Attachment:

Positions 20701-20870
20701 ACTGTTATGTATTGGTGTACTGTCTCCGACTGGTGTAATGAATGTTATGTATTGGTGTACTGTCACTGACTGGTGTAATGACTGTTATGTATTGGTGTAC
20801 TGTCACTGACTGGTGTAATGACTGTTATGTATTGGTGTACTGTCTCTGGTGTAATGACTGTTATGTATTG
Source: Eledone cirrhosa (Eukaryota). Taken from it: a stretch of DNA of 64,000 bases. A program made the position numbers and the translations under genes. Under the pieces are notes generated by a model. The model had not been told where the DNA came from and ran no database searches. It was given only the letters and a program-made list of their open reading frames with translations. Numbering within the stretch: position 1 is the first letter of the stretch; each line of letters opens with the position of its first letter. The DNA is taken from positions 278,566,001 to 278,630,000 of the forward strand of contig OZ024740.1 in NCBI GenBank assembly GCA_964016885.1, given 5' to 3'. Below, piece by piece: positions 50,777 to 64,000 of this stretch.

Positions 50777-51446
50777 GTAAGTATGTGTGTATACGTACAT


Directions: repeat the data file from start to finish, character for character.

Positions 20701-20870
20701 ACTGTTATGTATTGGTGTACTGTCTCCGACTGGTGTAATGAATGTTATGTATTGGTGTACTGTCACTGACTGGTGTAATGACTGTTATGTATTGGTGTAC
20801 TGTCACTGACTGGTGTAATGACTGTTATGTATTGGTGTACTGTCTCTGGTGTAATGACTGTTATGTATTG
Source: Eledone cirrhosa (Eukaryota). Taken from it: a stretch of DNA of 64,000 bases. A program made the position numbers and the translations under genes. Under the pieces are notes generated by a model. The model had not been told where the DNA came from and ran no database searches. It was given only the letters and a program-made list of their open reading frames with translations. Numbering within the stretch: position 1 is the first letter of the stretch; each line of letters opens with the position of its first letter. The DNA is taken from positions 278,566,001 to 278,630,000 of the forward strand of contig OZ024740.1 in NCBI GenBank assembly GCA_964016885.1, given 5' to 3'. Below, piece by piece: positions 50,777 to 64,000 of this stretch.

Positions 50777-51446
50777 GTAAGTATGTGTGTATACGTACAT